Chaussegros de Léry

Chaussegros de Léry

Joseph-Gaspard Chaussegros de Léry acquired, in 1772, the Rigaud de Vaudreuil estate, also called Saint-François de Beauce.

The seigneurial family owned several houses over the years, including the one located at 300 Lambert Avenue, on the top of a hill, safe from flooding.

According to historian André Garant, the engineer Joseph Gaspard De Léry was summoned by King of France Louis XV in order to accompany him to pay visit to an immobilized and thirsty cavalry.

On the premises, the King asked De Léry to find water for them.

Joseph-Gaspard went riding on his horse and found a high flow spring. He filled up one of his boots as proof.

After he came back and was congratulated and thanked, King Louis XV, noticing he had big boots and big feet, pronounced this now historical sentence: ""Tu chausses gros, De Léry!"", which meant: ""You have big feet De Léry!""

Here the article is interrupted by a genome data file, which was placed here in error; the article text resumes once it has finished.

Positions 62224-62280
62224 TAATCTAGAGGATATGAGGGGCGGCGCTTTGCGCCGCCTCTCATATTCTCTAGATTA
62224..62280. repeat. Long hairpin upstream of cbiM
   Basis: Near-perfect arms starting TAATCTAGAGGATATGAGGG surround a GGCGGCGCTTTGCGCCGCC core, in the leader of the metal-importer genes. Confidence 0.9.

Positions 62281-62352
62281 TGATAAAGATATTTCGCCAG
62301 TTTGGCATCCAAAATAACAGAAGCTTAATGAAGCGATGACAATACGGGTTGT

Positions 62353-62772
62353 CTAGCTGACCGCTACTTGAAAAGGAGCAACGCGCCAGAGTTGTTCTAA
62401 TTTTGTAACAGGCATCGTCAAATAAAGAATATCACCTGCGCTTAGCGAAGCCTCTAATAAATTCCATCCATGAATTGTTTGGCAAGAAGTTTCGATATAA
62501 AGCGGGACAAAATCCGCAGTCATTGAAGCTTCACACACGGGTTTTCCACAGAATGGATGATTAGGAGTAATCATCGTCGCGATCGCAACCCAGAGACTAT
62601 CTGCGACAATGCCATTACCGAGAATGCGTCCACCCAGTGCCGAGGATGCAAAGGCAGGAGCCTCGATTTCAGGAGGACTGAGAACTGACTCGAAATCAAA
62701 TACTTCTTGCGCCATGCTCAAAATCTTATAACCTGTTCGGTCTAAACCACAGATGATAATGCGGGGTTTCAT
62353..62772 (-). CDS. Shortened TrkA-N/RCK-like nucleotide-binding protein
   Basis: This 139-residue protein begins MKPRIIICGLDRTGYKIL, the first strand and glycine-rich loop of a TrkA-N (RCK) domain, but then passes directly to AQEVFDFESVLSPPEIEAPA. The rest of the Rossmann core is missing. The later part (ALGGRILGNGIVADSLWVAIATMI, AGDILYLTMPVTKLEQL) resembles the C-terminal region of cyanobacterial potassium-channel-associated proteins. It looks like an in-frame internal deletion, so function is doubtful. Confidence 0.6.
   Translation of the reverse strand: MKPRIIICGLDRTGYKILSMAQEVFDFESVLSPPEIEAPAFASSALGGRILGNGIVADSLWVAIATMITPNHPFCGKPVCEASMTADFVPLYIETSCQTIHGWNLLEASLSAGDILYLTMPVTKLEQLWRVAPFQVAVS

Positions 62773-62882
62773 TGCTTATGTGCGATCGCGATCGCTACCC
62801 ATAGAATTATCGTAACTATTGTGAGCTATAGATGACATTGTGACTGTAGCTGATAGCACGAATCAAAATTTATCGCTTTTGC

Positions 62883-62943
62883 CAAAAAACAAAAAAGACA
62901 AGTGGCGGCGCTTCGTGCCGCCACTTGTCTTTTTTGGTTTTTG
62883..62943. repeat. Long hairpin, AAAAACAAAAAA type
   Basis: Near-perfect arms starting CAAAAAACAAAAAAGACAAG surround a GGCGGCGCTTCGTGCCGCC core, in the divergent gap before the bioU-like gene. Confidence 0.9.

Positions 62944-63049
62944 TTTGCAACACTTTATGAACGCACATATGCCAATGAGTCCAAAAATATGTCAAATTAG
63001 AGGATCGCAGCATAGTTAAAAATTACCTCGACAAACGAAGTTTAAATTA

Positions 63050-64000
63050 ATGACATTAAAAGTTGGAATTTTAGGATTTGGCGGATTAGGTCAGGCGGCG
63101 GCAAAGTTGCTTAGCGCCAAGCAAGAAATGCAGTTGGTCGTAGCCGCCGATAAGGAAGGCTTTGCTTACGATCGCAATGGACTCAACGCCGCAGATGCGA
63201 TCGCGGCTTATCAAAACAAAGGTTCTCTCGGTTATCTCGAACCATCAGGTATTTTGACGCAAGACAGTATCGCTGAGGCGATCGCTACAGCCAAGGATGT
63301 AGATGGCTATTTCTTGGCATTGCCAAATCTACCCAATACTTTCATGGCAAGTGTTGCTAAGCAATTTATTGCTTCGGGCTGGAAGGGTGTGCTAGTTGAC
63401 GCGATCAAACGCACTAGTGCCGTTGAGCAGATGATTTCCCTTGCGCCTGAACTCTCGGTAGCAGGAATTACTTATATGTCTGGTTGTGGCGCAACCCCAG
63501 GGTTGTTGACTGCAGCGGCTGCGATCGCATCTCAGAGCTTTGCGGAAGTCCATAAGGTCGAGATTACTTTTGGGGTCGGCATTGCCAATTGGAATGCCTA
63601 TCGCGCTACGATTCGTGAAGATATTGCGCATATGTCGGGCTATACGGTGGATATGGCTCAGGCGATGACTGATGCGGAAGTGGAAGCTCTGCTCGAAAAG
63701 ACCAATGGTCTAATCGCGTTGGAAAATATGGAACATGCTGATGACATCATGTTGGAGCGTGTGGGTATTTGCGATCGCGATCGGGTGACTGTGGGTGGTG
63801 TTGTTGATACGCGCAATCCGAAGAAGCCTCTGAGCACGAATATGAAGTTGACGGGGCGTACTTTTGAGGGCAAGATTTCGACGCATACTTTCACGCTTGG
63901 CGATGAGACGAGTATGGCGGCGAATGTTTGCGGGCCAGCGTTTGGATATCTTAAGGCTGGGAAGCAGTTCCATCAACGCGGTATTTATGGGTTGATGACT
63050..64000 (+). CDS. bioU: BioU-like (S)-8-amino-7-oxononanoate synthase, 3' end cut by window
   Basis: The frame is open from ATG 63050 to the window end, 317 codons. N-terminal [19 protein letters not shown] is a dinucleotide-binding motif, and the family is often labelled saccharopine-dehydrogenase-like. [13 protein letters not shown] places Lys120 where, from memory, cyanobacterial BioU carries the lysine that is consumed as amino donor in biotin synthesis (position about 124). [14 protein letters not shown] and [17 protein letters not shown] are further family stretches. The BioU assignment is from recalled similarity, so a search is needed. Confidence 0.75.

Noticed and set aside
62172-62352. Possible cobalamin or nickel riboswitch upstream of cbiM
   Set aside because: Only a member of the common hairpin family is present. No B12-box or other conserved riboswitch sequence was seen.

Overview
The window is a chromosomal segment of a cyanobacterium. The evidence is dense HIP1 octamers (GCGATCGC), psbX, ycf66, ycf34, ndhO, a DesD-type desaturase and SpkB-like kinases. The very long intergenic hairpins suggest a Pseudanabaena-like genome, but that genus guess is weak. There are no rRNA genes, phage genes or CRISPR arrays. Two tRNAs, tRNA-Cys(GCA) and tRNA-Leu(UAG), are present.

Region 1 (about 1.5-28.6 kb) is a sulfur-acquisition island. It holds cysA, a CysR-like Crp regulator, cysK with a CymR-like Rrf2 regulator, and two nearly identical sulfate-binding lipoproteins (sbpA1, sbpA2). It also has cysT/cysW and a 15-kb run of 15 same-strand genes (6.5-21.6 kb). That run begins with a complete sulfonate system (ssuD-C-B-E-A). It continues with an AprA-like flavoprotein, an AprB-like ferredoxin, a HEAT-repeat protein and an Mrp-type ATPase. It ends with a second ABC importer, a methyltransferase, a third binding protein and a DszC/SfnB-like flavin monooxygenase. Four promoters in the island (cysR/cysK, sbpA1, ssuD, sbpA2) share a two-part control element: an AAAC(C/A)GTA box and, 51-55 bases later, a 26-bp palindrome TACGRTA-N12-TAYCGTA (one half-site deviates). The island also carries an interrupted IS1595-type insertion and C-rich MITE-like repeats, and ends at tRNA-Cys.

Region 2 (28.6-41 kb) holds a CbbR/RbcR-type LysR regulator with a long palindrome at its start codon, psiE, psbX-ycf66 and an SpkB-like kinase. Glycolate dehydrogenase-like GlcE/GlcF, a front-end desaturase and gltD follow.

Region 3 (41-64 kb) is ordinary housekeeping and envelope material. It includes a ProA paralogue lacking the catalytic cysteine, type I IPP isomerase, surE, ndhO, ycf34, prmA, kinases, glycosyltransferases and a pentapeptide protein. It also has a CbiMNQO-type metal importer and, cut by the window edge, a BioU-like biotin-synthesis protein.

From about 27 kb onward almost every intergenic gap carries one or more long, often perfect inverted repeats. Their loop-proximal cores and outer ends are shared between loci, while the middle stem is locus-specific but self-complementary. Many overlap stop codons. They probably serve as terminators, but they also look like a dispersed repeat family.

It is from this moment on that ""Chaussegros"" was included in the name of all descendants from this De Léry family.
 


Alexandre-René Chaussegros de Léry

A descendant of Joseph-Gaspard, Alexandre-René Chaussegros de Léry inherited the Rigaud-Vaudreuil estate shortly before gold nuggets were discovered in the bed of the Chaudière River on the estate's premises. He was involved in the establishment of the Compagnie des mines d’or de Léry in 1865.

Source: Archives from the Beauceville Cultural and Heritage Committee




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